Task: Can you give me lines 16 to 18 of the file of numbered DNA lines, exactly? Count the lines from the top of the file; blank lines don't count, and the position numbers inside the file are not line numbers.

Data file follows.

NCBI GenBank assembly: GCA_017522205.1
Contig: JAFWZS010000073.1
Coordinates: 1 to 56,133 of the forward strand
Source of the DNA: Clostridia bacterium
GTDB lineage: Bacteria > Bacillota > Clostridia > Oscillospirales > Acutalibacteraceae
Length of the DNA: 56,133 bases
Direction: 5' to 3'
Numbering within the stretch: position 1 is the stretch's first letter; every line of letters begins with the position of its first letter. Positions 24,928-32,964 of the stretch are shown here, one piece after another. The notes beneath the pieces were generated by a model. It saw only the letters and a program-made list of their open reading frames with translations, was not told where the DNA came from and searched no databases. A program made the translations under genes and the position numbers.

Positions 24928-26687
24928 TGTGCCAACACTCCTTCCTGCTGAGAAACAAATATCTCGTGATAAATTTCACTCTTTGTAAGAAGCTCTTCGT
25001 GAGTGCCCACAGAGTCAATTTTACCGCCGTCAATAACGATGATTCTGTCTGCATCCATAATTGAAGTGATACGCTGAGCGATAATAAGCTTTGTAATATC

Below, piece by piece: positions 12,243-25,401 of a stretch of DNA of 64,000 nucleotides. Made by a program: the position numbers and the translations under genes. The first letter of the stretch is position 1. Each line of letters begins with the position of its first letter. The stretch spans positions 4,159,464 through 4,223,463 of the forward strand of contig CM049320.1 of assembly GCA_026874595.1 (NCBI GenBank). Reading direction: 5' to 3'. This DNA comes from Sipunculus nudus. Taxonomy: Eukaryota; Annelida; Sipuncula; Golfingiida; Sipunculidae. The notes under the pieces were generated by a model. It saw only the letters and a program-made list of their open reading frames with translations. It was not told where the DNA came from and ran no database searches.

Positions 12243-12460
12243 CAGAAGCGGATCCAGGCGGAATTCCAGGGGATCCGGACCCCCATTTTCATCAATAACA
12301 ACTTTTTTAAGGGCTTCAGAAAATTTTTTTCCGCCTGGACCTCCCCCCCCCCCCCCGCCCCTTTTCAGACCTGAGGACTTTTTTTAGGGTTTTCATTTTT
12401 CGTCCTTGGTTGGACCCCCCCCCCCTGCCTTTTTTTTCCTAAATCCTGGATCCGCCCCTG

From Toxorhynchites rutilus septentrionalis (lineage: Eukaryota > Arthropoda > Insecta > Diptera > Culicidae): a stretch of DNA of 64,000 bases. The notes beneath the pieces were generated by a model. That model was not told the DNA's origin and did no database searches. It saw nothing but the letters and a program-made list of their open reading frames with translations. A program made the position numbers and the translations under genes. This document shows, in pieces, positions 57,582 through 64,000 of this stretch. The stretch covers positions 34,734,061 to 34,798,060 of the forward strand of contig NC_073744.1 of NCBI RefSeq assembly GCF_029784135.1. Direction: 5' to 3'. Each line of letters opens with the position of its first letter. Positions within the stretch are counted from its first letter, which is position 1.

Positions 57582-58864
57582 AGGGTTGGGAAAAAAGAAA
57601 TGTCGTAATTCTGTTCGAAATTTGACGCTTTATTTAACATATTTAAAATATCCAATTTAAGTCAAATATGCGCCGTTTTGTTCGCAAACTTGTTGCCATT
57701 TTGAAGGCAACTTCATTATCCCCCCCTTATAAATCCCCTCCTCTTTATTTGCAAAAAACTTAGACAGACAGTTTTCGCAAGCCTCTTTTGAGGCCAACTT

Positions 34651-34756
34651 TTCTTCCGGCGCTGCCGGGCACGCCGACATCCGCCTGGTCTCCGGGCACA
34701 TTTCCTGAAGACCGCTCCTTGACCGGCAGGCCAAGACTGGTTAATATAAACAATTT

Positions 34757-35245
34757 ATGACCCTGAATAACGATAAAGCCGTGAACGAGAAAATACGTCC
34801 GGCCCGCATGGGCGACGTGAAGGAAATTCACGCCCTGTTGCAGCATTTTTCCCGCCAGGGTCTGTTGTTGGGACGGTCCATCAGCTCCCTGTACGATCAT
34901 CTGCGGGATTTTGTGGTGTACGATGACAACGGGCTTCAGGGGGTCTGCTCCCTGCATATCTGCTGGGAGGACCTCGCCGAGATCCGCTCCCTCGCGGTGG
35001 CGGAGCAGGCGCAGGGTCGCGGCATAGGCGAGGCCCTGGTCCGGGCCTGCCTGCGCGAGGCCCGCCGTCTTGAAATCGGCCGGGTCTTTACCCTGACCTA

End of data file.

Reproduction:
12401 CGTCCTTGGTTGGACCCCCCCCCCCTGCCTTTTTTTTCCTAAATCCTGGATCCGCCCCTG

From Toxorhynchites rutilus septentrionalis (lineage: Eukaryota > Arthropoda > Insecta > Diptera > Culicidae): a stretch of DNA of 64,000 bases. The notes beneath the pieces were generated by a model. That model was not told the DNA's origin and did no database searches. It saw nothing but the letters and a program-made list of their open reading frames with translations. A program made the position numbers and the translations under genes. This document shows, in pieces, positions 57,582 through 64,000 of this stretch. The stretch covers positions 34,734,061 to 34,798,060 of the forward strand of contig NC_073744.1 of NCBI RefSeq assembly GCF_029784135.1. Direction: 5' to 3'. Each line of letters opens with the position of its first letter. Positions within the stretch are counted from its first letter, which is position 1.

Positions 57582-58864